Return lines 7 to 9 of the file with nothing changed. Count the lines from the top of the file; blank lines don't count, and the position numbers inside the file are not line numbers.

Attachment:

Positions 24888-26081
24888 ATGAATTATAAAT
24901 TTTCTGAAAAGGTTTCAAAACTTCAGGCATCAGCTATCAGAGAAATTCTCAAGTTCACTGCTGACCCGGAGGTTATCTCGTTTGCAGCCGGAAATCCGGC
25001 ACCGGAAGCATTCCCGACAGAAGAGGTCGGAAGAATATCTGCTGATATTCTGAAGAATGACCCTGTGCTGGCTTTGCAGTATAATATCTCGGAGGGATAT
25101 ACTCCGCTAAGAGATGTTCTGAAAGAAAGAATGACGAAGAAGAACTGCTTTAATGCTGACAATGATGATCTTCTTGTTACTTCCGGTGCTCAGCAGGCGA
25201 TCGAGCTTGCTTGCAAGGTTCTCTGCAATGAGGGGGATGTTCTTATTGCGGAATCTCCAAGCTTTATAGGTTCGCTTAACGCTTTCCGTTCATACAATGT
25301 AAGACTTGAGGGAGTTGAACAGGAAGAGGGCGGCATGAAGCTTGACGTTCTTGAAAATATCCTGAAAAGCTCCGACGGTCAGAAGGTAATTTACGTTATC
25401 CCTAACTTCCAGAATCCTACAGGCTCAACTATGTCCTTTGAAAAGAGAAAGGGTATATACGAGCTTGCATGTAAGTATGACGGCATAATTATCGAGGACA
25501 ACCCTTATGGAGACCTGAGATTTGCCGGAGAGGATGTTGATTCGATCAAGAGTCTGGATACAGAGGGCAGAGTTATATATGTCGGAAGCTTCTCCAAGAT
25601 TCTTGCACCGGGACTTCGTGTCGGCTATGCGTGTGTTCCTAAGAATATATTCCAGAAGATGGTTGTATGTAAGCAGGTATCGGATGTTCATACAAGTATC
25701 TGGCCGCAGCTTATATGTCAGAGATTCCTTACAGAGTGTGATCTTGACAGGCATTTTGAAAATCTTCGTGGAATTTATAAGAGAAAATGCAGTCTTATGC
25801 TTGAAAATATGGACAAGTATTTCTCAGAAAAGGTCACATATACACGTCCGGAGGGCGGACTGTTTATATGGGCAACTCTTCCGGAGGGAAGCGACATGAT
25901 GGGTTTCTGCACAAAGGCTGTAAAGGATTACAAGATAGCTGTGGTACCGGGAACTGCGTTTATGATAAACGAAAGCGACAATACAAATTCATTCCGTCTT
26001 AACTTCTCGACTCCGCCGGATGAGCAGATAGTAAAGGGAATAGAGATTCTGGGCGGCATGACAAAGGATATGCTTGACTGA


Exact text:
25301 AAGACTTGAGGGAGTTGAACAGGAAGAGGGCGGCATGAAGCTTGACGTTCTTGAAAATATCCTGAAAAGCTCCGACGGTCAGAAGGTAATTTACGTTATC
25401 CCTAACTTCCAGAATCCTACAGGCTCAACTATGTCCTTTGAAAAGAGAAAGGGTATATACGAGCTTGCATGTAAGTATGACGGCATAATTATCGAGGACA
25501 ACCCTTATGGAGACCTGAGATTTGCCGGAGAGGATGTTGATTCGATCAAGAGTCTGGATACAGAGGGCAGAGTTATATATGTCGGAAGCTTCTCCAAGAT